Kwai Tsing dock workers strike
On March 28, 2013, dock workers at Kwai Tsing took industrial action seeking a 17 per cent pay rise. The port is operated by Hongkong International Terminals (HIT).
Give dockworkers a decent, living wage
Philip Yeung says the modest demand of the striking workers brings home the awful truth that, for too many, wages just aren't enough to live on
At first blush, the dockworkers' strike is of no concern to those of us who are card-carrying members of the coffee-drinking, French-movie-watching middle class. But this conflict is a tragic parable of a larger-than-life struggle that reflects what kind of society we have become.
Here is how ridiculous the situation is. These workers - whose salaries have stood still since 2003 while prices rise year by year - are fighting for a 20 per cent increase, to bring their pay back to pre-handover levels.
And most preposterous of all, we are told that there is no way of knowing who is legally responsible for their plight. This opaque structure is a shameful indictment against this open world city.
At least elsewhere, no matter how oppressive or backward the labour legislation, workers know who their bosses are, or who they are facing across the negotiating table. Here, it is like a puppet show. You don't know who is pulling the strings.
Actually, we know who the big boss is, but he chooses to hide behind layers of subcontractors. Hong Kong employers are spoiled. The city is virtually free of antagonistic union activities. But the crafty big bosses are not satisfied with their absolute control of their business. They have designed a system that allows them to wash their hands of their de facto employees.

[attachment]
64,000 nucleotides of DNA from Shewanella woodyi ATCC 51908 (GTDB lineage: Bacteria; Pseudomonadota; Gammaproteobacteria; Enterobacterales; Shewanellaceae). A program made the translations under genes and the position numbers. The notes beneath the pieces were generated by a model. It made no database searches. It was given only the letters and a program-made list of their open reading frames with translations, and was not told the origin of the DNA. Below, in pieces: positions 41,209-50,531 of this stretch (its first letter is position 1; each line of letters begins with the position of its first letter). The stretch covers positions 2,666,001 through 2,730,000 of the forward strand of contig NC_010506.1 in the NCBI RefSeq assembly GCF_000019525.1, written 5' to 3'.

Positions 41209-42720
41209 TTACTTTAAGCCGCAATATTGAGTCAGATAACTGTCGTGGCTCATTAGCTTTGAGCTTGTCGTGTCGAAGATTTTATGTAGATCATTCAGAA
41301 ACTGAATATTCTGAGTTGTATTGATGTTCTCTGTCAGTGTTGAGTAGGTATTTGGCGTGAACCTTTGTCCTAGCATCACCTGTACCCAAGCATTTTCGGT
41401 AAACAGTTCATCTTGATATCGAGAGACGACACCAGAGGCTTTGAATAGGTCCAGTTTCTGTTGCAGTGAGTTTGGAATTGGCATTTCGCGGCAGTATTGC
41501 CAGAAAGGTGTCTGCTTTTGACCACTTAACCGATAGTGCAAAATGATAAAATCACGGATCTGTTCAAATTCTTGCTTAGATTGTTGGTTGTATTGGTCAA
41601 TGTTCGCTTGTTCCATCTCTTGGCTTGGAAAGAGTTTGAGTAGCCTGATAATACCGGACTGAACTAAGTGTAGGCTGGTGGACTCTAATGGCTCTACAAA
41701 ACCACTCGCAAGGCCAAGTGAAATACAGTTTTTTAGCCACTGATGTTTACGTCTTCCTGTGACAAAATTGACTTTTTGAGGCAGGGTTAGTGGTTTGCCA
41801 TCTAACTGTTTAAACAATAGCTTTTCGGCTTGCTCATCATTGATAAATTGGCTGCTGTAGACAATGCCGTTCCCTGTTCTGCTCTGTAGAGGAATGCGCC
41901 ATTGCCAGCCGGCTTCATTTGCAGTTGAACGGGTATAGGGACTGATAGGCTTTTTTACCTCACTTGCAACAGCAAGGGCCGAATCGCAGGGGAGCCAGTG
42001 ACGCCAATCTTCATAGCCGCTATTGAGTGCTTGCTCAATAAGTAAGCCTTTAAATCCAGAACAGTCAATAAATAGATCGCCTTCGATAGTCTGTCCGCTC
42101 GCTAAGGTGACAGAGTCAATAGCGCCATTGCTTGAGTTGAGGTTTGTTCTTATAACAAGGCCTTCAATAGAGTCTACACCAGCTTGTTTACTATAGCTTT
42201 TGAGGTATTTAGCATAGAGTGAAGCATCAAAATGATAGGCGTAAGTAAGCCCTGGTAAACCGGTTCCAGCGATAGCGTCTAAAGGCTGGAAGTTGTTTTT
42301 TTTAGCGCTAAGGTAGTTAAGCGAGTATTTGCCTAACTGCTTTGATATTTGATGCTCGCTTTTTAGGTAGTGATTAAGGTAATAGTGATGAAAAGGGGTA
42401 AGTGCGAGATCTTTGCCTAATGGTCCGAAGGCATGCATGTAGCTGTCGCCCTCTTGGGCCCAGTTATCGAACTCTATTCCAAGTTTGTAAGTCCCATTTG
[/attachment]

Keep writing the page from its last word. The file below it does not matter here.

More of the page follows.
As I see it, subcontracting is a vicious and malignant form of modern-day slavery. If you doubt this, just check out the toilet cleaners in the Kowloon Tong MTR station, operated by one of Hong Kong's most profitable companies. There, they are cooped up eight hours a day, hired by a subcontractor and paid the minimum wage.
We are told Hong Kong is the world's freest economy. For unprotected workers, it means that, in their largely unregulated industry, their bosses are free to exploit them anyway they choose. The label of having maximum economic freedom applies exclusively to owners of big business, who are constrained only by their own conscience. If they have none, they can become purveyors of misery.
Whatever happened to the days when labour was properly rewarded and remuneration was proportionate to contribution; when there was equality in poverty and equality of opportunity? Ironically, that was how Li Ka-shing climbed out of his grinding poverty and reached the zenith of success. Why is he now denying others the same chance?
If we remain on the sidelines, unmoved and unconcerned, we are condoning man's cruelty to man, an asymmetrical Darwinian struggle of the most powerful and fittest against the weak and the meek.
In the past year, the term "Hong Kong's core values" has been bandied about by politicians and their ilk. In this fight, it is no longer an academic debate. This fight is about restoring one of our most cherished values as a free society: the right to a decent living wage for those who uphold their end of the bargain in the employer-employee relationship.
At a time like this, we must ask the fat-cat bosses: How much is enough? As for Li, he ought to remember that you can't take it with you.
Philip Yeung is a senior communication manager at a Hong Kong university. firstname.lastname@example.org